While supporters of the Harry M. Cornell Arts and Entertainment Complex prepare to celebrate groundbreaking, they also have their eyes cast on a future that could allow them to link operations to a renovated Memorial Hall.
The groundbreaking for the Cornell Complex will be conducted at 1 p.m. Monday, Feb. 1, at the construction site at 212 W. Seventh St.
Representatives of the Cornell Complex, Connect2Culture and Spiva Center for the Arts, which will be housed in the complex, will be on hand for the groundbreaking ceremony along with project architects and the construction manager.
Architects for the project are DLR Group/Westlake Reed Leskosky of New York City and Corner Greer & Associates of Joplin. Construction manager for the project is Crossland Construction Co., based in Columbus, Kansas.
"We are thrilled that we have reached this milestone for the groundbreaking of the Cornell Complex," said Sharon Beshore, president of the Cornell Complex. "Our dream is becoming a reality, and at this turning point, it brings optimism about the future of Joplin during these challenging times."
Reaching the construction stage has been a decadelong pursuit by the project's supporters.
"It has been an exciting 10-year journey that has taken the hard work, perseverance and the commitment of many to bring it out of the ground. The possibilities this brings are limitless, and we hope this complex will build bridges needed to support and grow our community and the region through the arts," Beshore said.
Beshore is the daughter of Cornell, the lead donor of the project.
Scheduled to open late next year, the complex will offer galleries for the Spiva Center for the Arts and a 470-seat performance hall that will be convertible for other uses.
With an outdoor amphitheater, festival plaza and rooftop venues, the complex will accommodate up to 2,000 people for a variety of events. It also will offer office space for arts organizations.
Donors recently surpassed a $16 million pledge goal for the Cornell Complex, and a new goal of $17.5 million has been set.
The groundbreaking comes shortly on the heels of the release of a feasibility study for the city's 97-year-old Memorial Hall that recommended a renovation or a renovation and addition that could cost up to $25 million. The complex is being built on land that has served as a parking lot for the hall.
"We will continue to express our support for the great synergy opportunities with the Harry M. Cornell Arts and Entertainment Complex and the exciting prospects for a related and expanded Memorial Hall," said Clifford Wert, president and CFO of Connect2Culture and chairman of a capital campaign for the Cornell Complex.
The Memorial Hall proposal envisions the vacation of Eighth Street for a pedestrian plaza that would connect to the Cornell complex.
There would be repairs inside and outside at the hall. An 8,500-square-foot addition on the west side of the building adjacent to Wall Avenue is proposed. It could be used as a multipurpose space for large and small events from exercise classes to meetings and banquets.
Fixed seating on the hall's main floor would be removed to provide a renovated space for recreation programs and flexible seating arrangements for a variety of functions for theatrical performances, banquets and other purposes. Seating capacity would be 1,175.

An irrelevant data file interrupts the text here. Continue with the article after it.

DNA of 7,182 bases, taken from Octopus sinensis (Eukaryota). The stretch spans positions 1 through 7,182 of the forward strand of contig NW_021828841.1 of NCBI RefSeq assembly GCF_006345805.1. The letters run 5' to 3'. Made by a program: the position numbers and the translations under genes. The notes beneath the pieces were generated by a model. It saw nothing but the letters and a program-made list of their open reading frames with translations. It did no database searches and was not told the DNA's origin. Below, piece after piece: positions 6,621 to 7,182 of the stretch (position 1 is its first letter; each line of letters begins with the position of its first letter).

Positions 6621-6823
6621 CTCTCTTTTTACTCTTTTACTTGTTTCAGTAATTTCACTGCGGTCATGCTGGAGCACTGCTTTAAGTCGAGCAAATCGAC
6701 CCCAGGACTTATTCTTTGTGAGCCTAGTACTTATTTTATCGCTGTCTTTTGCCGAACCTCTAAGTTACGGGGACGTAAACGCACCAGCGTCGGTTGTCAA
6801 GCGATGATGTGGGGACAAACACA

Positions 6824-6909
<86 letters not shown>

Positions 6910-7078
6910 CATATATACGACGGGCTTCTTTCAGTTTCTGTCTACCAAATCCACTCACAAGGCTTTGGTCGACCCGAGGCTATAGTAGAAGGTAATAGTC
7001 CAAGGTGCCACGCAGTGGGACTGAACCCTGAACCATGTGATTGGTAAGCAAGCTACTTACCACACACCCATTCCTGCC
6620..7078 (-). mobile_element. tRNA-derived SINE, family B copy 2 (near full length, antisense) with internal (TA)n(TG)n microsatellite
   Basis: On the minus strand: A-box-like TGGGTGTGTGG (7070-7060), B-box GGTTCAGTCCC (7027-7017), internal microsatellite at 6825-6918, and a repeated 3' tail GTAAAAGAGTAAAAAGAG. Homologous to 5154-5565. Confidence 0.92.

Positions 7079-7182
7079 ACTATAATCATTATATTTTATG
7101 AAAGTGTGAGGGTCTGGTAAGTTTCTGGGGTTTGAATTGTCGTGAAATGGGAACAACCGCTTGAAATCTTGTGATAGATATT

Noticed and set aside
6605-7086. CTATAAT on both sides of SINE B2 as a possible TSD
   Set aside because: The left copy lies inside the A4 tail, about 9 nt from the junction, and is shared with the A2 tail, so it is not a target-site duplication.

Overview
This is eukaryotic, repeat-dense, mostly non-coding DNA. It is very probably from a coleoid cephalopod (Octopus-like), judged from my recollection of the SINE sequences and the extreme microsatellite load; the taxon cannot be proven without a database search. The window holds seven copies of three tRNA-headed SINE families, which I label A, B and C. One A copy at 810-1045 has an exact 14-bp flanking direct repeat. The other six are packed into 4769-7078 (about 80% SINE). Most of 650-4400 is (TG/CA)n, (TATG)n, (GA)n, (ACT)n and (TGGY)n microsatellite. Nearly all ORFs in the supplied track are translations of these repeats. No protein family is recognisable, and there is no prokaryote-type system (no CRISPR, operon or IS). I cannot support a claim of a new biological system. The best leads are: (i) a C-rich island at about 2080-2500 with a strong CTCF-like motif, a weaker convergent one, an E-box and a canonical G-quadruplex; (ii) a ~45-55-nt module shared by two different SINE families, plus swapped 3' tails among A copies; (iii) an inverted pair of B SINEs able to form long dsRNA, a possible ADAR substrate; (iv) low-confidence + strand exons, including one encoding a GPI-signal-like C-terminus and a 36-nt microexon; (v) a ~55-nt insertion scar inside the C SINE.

New meeting rooms would be built on the mezzanine level on the northwest and northeast corners in place of fixed seating, and new seating would be provided for the remaining fixed seating area with capacity of 575.
Wert said that by bridging what is now Eighth Street, the outdoor plazas of the Cornell Complex and Memorial Hall would provide a continual community gathering space.
"It's just a wonderful tie-in and joining of the brand new with a renovated historical community asset," Wert said.
Lori Haun, executive director of the Downtown Joplin Alliance, said the renovated hall with or without the addition could work to provide spaces for events of all kinds.
"It makes sense to do the addition if the revenues and cost recoup will be better," she said. "It also allows for more opportunities in the space."
Asked if there is a demand for the variety of spaces the hall could provide, Haun said, "We are anticipating around 300 apartments and an estimated $120 million in construction/renovation projects over the next five years in downtown. That makes for a target audience who would be excellent customers for the services and opportunities provided at a renovated Memorial Hall."
The multiuse spaces proposed for the hall would complement the Cornell Complex, Haun said.
"While not a traditional convention center, those two anchor pieces with shared grounds creates opportunity to host larger scale events and activities than we have recently been able to do. Memorial Hall would be a community center of sorts that we don't currently have, and it, with Cornell, would create a sort of traditional town square that will be a great addition to downtown."
An agreement between the city and C2C regarding the location also stipulated that historic landmark status would be obtained for the hall so that it would qualify for the use of state and federal historic tax credits to help pay for renovation of the building.
That work is nearing completion. It has been listed as a local landmark. A study is being finished to seek national designation.
Jill Sullivan, who chairs the city's Historic Preservation Commission, said a consultant hired to do the study to apply for nomination to the National Register of Historic Places will give a presentation on his findings May 6 at City Hall. The application will then be heard July 9 by the Missouri Advisory Council on Historic Preservation to decide if it can be listed.
"I'm glad to see there is such an interest in the future of Memorial Hall, and I'm glad we are all working together to see what that future should look like," Sullivan said.